Along with seniors Andrew Fitzgerald and Sam Grooms, he's made an effort to make the most of his court time this season, and it's paying off in the form of the best season the Sooners have had since 2009-10.

"Cam, lately, has been pretty consistent with his production," Oklahoma men's basketball coach Lon Kruger said.

Next year, Clark will be one of just two juniors who've played in all 23 games for the Sooners this season. Next year, they'll need his experience more than ever.

Team captain Romero Osby is aware of that fact. He's not only thinking of what Clark can do for OU today, but what he could do for the Sooners in 2013-14. Osby doesn't think Clark has hit his peak, either.

"I hope one day it clicks for him, and he really understands how good he can really be because when that happens, it'll be a wrap for the league," Osby said.


Clark is taking strides to get there after every practice, just like he did Jan. 31, before the Sooners hosted Kansas State.

Players and coaches were done with practice, done with interviews. Most had left the court at Lloyd Noble Center, save a few.

Clark and Osby rebounded balls out of the basket and passed them to each other, stroking jumper after jumper. They moved from one space of hardwood to the next and watched the ball swiftly pass through the nylon.

"Me and Cam always been close, on and off the court, and sometimes we'll just give each other that look like, 'Hey, you trying to shoot?,' and he'll be like 'Yeah,'" Osby said. "He does that every day."

It's a habit they formed after many practices this season, and the routine has been crucial to their success. For Clark, the after practice shoot-arounds aren't so much about watching the ball go into the hoop as much as repetition.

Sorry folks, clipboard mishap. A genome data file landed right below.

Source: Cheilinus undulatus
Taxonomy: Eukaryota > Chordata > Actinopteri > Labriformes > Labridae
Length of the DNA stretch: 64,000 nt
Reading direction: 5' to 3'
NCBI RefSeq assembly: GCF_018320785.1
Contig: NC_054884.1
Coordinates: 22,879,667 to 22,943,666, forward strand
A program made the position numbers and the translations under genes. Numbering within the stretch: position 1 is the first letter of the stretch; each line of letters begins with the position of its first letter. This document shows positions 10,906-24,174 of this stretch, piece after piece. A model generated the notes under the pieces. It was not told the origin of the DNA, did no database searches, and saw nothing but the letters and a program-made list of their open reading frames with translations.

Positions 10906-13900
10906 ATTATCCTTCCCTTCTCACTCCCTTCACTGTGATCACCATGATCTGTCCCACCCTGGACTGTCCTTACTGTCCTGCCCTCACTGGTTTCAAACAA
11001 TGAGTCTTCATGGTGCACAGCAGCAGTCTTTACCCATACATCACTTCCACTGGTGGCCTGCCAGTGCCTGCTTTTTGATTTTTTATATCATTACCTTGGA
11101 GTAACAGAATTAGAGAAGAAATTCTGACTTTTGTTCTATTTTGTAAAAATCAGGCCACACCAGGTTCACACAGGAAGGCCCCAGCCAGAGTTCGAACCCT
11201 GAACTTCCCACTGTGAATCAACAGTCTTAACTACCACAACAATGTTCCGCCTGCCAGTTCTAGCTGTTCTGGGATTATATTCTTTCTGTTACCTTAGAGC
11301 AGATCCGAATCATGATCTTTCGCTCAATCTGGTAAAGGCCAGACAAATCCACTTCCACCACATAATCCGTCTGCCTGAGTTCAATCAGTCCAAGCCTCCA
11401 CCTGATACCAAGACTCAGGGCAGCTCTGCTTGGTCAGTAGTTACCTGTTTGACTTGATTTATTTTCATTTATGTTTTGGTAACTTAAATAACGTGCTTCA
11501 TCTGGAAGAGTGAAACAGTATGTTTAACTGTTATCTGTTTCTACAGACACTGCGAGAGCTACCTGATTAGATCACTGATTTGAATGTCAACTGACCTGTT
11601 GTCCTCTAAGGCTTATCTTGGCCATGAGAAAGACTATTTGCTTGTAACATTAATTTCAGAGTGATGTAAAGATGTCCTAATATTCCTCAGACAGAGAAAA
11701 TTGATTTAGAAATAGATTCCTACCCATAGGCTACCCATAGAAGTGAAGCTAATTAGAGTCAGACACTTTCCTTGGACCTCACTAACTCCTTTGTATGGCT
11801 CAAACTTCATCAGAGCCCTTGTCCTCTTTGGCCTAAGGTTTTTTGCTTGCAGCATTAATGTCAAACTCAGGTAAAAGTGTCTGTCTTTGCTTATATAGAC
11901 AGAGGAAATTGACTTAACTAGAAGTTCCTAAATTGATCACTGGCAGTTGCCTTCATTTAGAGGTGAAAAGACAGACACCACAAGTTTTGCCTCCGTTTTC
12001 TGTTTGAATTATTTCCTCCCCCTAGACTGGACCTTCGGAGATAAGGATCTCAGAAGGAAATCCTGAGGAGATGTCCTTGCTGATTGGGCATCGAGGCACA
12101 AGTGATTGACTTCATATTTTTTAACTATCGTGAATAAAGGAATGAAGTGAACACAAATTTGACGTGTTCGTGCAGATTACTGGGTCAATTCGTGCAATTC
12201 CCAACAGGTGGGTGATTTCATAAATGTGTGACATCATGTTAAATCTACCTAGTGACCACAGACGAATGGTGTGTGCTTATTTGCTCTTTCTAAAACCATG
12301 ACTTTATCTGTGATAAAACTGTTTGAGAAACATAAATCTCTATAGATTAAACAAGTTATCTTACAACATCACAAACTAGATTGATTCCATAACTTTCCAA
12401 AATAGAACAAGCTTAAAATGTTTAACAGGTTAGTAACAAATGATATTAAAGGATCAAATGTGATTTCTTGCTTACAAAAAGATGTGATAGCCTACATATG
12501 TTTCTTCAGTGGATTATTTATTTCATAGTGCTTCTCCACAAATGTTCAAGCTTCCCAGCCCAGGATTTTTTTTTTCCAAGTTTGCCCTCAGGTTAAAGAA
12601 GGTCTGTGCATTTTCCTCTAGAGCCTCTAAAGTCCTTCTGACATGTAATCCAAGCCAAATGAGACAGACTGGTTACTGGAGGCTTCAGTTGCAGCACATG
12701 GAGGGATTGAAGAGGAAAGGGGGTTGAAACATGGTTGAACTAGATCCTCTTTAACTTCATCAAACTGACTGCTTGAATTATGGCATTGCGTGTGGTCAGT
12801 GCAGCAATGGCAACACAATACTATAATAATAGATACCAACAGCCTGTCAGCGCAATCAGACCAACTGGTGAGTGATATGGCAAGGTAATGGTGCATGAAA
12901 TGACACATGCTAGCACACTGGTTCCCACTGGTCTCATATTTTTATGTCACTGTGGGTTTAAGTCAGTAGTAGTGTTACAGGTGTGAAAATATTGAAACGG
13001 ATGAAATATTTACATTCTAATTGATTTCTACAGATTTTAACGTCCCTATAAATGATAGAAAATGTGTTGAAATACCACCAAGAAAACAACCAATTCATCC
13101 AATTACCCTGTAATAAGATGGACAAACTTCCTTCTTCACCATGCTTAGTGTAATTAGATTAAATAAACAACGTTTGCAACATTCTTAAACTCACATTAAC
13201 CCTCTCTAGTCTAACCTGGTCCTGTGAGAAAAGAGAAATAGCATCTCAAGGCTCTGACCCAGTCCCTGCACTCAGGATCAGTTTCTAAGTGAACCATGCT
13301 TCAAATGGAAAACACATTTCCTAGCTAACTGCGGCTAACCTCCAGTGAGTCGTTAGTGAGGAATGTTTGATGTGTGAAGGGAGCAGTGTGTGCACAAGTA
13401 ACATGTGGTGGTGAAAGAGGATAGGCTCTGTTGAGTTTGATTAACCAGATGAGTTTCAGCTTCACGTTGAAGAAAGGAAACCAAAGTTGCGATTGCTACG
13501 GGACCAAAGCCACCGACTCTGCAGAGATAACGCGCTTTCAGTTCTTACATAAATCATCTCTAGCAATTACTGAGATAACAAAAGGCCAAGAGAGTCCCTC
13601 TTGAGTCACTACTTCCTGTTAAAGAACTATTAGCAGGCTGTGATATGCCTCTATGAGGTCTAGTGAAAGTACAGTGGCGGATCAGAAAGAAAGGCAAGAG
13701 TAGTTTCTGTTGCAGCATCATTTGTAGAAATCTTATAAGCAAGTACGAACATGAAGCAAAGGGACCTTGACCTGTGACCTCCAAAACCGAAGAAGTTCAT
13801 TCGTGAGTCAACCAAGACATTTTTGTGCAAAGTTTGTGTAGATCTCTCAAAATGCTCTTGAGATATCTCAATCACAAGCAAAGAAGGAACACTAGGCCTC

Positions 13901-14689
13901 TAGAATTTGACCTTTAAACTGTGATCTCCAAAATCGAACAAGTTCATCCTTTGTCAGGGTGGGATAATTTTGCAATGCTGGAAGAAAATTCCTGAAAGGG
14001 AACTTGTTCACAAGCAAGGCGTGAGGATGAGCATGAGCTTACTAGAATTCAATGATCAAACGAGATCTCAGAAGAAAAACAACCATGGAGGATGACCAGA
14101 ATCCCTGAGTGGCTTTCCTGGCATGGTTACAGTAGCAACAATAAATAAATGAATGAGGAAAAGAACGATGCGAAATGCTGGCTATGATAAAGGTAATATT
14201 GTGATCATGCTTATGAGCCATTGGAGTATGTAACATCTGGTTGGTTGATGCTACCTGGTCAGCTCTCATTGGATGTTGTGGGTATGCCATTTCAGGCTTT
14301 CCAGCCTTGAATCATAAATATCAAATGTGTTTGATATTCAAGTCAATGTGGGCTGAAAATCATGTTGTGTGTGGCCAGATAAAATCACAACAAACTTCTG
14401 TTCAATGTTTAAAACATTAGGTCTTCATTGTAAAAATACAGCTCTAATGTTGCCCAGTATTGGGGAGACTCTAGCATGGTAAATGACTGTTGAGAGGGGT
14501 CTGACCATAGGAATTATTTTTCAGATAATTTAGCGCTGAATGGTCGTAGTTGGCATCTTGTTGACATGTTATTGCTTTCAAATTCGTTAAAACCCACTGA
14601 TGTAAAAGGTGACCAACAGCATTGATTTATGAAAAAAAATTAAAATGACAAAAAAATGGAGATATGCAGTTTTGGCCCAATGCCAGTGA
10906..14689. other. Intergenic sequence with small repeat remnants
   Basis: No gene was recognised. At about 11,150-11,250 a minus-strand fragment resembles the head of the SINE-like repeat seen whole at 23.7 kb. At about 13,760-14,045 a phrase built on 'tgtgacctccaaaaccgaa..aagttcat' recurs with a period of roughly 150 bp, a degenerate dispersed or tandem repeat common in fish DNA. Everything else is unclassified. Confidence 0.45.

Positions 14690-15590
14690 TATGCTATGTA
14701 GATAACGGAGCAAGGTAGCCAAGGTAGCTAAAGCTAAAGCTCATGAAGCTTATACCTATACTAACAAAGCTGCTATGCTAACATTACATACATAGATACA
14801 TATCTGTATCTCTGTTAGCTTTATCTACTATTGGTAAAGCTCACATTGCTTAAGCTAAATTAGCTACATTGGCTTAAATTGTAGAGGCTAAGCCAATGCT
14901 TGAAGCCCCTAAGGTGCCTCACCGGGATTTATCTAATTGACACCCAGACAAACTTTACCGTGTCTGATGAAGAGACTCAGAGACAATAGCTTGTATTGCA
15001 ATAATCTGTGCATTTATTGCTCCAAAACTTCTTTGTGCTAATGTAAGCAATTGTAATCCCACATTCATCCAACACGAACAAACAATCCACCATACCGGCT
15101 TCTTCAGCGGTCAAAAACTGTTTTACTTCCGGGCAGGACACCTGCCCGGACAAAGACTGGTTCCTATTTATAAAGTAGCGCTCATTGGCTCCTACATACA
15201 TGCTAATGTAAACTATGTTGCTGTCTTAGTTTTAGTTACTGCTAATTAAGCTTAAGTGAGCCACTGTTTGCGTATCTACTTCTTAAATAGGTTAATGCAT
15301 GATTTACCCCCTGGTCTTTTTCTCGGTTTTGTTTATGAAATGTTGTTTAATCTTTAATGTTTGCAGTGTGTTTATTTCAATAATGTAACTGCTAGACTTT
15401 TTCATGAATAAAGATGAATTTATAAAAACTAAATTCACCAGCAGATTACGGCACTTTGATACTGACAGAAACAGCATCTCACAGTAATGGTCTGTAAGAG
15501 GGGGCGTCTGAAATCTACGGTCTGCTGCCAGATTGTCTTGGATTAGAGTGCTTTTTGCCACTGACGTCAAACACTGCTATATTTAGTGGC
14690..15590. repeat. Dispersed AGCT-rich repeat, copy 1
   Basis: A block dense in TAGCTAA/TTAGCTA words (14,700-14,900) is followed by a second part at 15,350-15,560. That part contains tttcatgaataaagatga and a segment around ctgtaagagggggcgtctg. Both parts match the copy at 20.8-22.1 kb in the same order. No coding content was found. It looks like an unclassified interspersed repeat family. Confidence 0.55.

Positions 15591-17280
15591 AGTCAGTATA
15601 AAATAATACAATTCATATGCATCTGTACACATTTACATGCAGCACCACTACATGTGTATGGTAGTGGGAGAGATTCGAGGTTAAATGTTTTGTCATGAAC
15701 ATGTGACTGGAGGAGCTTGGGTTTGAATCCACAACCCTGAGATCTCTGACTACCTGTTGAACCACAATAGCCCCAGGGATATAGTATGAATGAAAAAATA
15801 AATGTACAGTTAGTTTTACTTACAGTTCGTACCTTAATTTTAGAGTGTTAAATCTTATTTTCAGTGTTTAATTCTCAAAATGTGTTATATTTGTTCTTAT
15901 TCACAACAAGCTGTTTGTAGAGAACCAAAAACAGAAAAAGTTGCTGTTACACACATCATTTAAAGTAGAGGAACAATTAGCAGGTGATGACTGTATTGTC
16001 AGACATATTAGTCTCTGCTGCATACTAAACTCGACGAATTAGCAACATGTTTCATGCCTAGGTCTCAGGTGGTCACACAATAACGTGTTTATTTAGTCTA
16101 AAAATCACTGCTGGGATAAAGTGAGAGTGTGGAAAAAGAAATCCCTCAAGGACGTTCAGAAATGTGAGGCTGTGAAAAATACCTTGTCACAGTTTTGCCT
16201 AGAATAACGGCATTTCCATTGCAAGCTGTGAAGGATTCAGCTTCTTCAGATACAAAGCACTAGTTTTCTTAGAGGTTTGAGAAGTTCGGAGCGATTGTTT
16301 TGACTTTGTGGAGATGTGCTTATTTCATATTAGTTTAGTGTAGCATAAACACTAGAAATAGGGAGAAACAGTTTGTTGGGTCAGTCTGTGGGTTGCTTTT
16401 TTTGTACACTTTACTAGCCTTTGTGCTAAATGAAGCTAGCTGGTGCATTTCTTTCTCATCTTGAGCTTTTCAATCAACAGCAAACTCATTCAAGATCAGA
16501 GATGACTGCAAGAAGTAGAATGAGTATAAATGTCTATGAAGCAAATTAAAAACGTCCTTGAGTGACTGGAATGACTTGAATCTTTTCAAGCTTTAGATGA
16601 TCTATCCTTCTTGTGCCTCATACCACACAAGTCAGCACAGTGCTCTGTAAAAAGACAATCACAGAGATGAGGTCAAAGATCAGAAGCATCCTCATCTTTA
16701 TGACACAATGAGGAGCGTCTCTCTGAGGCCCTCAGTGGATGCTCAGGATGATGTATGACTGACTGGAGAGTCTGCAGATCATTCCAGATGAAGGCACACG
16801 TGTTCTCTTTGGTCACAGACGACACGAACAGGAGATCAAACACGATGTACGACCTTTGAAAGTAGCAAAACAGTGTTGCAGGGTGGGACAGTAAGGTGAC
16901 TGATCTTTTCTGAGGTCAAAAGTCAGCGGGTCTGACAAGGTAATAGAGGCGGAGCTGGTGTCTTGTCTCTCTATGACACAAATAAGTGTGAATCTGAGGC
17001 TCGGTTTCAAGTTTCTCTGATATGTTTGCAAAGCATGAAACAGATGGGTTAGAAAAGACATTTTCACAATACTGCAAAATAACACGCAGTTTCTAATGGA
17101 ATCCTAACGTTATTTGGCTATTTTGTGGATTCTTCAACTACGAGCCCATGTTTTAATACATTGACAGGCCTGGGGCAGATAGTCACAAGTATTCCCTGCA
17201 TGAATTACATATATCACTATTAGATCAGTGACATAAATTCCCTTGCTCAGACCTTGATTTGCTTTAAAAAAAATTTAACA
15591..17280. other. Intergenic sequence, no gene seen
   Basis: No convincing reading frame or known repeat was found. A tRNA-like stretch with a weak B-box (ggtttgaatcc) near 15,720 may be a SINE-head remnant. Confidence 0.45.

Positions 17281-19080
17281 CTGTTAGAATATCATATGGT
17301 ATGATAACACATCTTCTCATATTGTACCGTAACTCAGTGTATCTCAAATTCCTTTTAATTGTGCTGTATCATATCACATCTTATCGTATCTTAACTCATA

During local media day, just before the start of the season, Clark said Kruger spent time with him over the 2012 summer and during preseason working on making him a more efficient shooter. Clark wanted to be a man who could not only attack defenders off the dribble but hit shots over outstretched arms.

"Last year, I kind of shot it over my head," Clark said. "Just trying to keep it in front of me more and put more arc on it."

Clark's improvement was most readily apparent against then-No.5 Kansas when he scored 10 points from the bench in just 14 minutes.

His scoring numbers sit at a career low, but his impact on the team might be at its height. Osby is the first to recognize this and continues to implore Clark take more shots and trust his jumper.

As one of the most versatile athletes on the floor for the Sooners, Osby doesn't believe OU can afford to have Clark pass up shots or defer often.

"He's got the body," he said. "He's got the athleticism, the skill set. So he needs to be aggressive. If he's playing passive, then we can't get as much as we can get out of him."

When Clark is playing at his best, he is one of the most dynamic players on the court. He proved that earlier this season when he scored 17 points off the bench on 8-of-12 shooting against Texas A&M in the All College Classic.

Even then he didn't boast or pound his chest about being named the Classic's Most Valuable Player. His demeanor is quiet, introspective. Unless there's a rim to rattle.

"He can be vocal when he's dunking on somebody," Osby said. "The rims will talk for him."